NashvilleHealth | Science Illuminates Why Slow Breathing Calms The Mind

Science Illuminates Why Slow Breathing Calms The Mind

By Alice G. Walton

People have been learning to control their breath for a long time—it’s been a method of calming the mind in yoga and meditation for millennia, and it’s used today in medical and psychiatric settings to help quell anxiety, and even curb panic. Now, a study in mice homes in on the brain mechanisms that underlie the calming effect of slow breathing. So even if you don’t quite understand or believe in the power of breathwork to calm you, it will very likely benefit your brain anyway.

There’s a small group of neurons in the brainstem, which link breathing to various states—anxiety, excitement, relaxation and attention—and is known as the respiratory pacemaker. It’s known to exist in both mice and humans.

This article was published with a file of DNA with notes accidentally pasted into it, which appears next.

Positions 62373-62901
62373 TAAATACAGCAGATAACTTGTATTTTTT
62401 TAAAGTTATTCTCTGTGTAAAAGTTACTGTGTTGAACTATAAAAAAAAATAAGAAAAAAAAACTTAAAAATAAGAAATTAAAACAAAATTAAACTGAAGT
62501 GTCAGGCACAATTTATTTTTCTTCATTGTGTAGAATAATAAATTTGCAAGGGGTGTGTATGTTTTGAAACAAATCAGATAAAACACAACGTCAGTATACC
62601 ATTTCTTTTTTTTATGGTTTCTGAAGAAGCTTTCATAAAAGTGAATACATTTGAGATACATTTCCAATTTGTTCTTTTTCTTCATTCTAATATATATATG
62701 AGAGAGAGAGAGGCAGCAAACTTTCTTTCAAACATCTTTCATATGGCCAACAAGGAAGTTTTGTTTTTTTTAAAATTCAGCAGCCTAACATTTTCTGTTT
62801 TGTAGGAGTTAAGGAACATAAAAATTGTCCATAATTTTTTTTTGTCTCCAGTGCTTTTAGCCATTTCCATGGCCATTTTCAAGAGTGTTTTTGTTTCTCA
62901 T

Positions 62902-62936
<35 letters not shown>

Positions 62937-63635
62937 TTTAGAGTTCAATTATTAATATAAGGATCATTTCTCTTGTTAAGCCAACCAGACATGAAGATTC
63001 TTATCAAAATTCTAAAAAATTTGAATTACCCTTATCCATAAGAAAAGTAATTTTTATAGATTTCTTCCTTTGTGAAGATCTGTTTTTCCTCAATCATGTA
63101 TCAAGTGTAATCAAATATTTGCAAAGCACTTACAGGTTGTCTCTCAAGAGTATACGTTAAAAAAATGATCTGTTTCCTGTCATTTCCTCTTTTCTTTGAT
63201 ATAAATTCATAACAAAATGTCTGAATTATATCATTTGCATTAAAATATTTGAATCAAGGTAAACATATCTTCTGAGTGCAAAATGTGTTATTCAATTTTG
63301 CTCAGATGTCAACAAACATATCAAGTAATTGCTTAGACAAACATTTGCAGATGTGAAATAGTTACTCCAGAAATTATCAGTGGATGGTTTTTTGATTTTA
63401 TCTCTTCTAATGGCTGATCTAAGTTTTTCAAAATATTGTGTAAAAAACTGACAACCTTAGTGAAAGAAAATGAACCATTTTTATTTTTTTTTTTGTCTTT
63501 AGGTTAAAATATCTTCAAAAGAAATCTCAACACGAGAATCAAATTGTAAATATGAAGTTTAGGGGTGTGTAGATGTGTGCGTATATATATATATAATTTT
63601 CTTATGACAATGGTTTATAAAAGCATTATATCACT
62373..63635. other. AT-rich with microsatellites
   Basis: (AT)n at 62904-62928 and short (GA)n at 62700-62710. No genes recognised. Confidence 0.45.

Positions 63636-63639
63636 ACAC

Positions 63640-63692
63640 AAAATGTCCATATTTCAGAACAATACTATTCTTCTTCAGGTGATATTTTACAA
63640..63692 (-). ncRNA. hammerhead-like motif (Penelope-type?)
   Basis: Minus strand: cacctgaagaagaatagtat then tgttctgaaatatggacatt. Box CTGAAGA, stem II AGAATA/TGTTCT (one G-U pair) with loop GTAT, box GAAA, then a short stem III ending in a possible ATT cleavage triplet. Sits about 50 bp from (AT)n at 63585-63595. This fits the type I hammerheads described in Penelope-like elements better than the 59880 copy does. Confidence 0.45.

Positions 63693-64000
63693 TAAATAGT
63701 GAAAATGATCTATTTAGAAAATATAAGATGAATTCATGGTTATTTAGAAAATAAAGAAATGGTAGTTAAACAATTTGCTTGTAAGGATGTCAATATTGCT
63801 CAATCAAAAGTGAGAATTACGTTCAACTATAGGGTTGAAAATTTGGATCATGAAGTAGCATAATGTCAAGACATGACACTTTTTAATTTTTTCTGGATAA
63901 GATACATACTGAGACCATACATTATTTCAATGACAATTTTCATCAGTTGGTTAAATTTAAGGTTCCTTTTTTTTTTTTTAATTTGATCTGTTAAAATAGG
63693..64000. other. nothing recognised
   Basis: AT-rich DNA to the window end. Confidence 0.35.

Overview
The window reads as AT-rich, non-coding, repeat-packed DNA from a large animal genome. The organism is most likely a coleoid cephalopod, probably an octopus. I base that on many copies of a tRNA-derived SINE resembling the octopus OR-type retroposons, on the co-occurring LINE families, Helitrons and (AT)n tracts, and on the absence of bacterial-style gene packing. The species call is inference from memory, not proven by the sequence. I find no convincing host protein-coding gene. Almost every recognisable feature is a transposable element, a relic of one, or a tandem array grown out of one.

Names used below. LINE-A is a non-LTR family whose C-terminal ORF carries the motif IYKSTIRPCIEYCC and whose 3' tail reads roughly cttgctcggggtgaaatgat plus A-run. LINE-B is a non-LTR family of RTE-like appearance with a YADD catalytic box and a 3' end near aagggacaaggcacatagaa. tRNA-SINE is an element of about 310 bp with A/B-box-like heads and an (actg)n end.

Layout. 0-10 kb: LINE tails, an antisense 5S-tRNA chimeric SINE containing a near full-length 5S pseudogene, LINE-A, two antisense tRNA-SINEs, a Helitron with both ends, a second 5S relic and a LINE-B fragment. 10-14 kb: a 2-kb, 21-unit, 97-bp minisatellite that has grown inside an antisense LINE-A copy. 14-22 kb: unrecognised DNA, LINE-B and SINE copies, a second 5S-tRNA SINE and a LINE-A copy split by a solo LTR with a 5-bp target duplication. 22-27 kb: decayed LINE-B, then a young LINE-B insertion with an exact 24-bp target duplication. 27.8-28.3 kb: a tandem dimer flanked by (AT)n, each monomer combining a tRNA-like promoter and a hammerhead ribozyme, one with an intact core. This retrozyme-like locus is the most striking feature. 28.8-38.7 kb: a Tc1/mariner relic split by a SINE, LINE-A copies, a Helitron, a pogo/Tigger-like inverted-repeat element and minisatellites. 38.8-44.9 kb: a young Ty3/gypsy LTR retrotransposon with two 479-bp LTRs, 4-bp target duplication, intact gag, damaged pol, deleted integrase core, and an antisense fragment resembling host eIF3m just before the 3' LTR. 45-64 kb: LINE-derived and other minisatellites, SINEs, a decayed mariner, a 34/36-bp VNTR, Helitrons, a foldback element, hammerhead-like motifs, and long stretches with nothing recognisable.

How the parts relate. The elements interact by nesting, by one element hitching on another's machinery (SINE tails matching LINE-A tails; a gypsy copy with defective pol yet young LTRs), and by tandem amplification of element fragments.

“The respiratory pacemaker has, in some respects, a tougher job than its counterpart in the heart,” said study author Mark Krasnow in a news release. “Unlike the heart’s one-dimensional, slow-to-fast continuum, there are many distinct types of breaths: regular, excited, sighing, yawning, gasping, sleeping, laughing, sobbing. We wondered if different subtypes of neurons within the respiratory control center might be in charge of generating these different types of breath.”

Read the rest of the story at Forbes.

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